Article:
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AFP, MILF, other groups react to gov't-MILF draft pact

October 7, 2012 5:32pm

(Updated 6:13 p.m.) Officials of the Armed Forces of the Philippines (AFP) and the Moro Islamic Liberation Front (MILF) on Sunday welcomed the forging of a draft framework agreement between the government and the MILF, which they said could finally end the decades-old conflict in Mindanao.

MILF vice-chairperson for political affairs Ghadzali Jaafar said he hopes the draft pact will lead to a more comprehensive peace agreement with the Philippine government.

“We have been waiting for this for many, many long years… Finally, the Bangsamoro issue will be addressed and mawawala na rin ‘yung Mindanao conflict because this issue has been [the] root cause of the conflict,” he told reporters in a phone interview.

President Benigno Aquino III announced on Sunday afternoon that the Philippine government and the MILF have agreed to create the new political entity of Bangsamoro, which will replace the Autonomous Region in Muslim Mindanao (ARMM).

The President said the framework agreement “paves the way for a final, enduring peace in Mindanao” and “brings all former secessionist groups into the fold.”

Over 100,000 lives have been claimed by the conflict in Mindanao, Aquino said.

Rear Admiral Miguel Jose Rodriguez, AFP deputy chief of staff for Civil Military Operations, for his part, said that the draft agreement may finally bring “unhampered development” to Mindanao.

“This would enable the country to achieve a just and lasting peace paving the way for sustainable growth and unhampered development. The AFP will continue to support all peace initiatives and peace-building efforts of the government,” the military official said in a separate statement.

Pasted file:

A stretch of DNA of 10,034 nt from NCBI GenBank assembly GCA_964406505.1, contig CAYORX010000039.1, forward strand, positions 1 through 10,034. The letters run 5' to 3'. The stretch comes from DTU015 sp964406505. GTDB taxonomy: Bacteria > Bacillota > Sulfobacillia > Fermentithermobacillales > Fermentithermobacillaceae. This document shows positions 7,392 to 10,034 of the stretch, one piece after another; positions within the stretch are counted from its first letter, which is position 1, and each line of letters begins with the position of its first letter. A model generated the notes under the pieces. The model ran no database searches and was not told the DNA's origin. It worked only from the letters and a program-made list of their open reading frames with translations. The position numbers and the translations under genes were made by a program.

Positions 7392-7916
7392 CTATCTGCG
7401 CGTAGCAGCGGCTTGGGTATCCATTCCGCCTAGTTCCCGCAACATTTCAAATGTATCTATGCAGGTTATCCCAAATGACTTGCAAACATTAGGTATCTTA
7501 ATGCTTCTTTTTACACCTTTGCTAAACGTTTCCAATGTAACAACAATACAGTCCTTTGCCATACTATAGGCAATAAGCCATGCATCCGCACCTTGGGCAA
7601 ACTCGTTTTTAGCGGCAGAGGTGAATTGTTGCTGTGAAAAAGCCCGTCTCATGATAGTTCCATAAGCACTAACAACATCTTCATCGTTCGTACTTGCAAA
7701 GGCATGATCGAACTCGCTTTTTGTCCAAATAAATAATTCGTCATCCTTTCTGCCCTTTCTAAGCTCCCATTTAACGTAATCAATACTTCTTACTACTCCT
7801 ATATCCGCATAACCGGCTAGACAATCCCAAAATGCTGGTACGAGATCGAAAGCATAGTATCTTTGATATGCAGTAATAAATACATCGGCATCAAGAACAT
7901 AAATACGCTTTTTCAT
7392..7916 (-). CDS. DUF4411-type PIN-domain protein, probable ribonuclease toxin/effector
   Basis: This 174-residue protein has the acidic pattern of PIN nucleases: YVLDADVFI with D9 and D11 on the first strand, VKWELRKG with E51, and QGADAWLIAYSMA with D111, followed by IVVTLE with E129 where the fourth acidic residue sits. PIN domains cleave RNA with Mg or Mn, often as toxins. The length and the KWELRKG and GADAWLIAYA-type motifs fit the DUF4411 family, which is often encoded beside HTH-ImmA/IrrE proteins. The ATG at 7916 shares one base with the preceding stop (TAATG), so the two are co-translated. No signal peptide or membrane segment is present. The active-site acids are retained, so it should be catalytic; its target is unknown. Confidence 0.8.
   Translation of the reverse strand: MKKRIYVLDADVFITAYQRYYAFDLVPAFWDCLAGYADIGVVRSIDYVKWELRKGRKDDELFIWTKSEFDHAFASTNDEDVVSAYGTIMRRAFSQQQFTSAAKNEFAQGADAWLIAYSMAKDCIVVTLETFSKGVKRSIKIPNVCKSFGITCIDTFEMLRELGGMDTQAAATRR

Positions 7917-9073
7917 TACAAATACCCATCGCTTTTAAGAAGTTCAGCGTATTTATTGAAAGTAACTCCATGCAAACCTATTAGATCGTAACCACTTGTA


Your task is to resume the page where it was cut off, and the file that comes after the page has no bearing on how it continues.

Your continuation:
Rodriguez added that the draft agreement is consistent with “Oplan Bayanihan,” the military’s internal peace and security plan which states the AFP’s commitment to “exhaust all avenues leading to peace and resolving conflicts.”

Other reactions

Peace advocates and other civil society groups also lauded the draft agreement, saying it would open doors for better trade and tourism, among others, in Mindanao.

Claretian priest Angel Calvo, a known peace advocate in Basilan, is hopeful that the draft agreement will help reduce or lessen "warlordism" and "terrorism" in the region.

“It will open wide the doors of trade and tourism with neighboring Malaysia, Indonesia and Thailand to the great benefit of Mindanao, if not the entire country,” said Calvo, lead convenor of the Mindanao PeaceWeavers, a civil society organization that helps monitor the ceasefire agreement between the forces of the government and the Moro Islamic Liberation Front (MILF) in Mindanao.

For his part, Cotabato Archbishop Orlando B. Quevedo said that the 10 consensus points reached by both panels were considered a "landmark" in the "long and arduous road to peace."

The Bishop also wanted a more permanent peace agreement with “determination, patience, goodwill, sincerity and transparency.”

However, not all sectors were happy with the agreement.

Kilusang Mayo Uno said the government similarly hailed the creation of the ARMM as a vehicle that would grant the Bangsamoro people their autonomy.

"Puro retorika tungkol sa ikabubuti ng Bangsa Moro! Hindi ba't ganyan din ang retorika sa pagkakatayo ng ARMM?" it said on its Facebook account.

Kabataan party-list secretary general Vencer Crisostomo, for his part, questioned the absence of MILF representatives at Malacañang, when Aquino made the announcement.

"Kung nagkasundo na, bakit walang rep ng MILF dyan?" he said on his Twitter account.

Meanwhile, presidential peace adviser Teresita Deles said she expects some groups to be not too happy about the agreement.

But she added she is confident the agreement puts the Philippines in a “far better place” as far as the peace process is concerned.

“I think in every peace agreement you have some opposition and resistance. [But] I am confident we have an agreement we can implement, that is reasonable, and can call the broadest support from the broadest number of stakeholders,” she said.— with a report by Malu Cadeliña Manar/BM, GMA News




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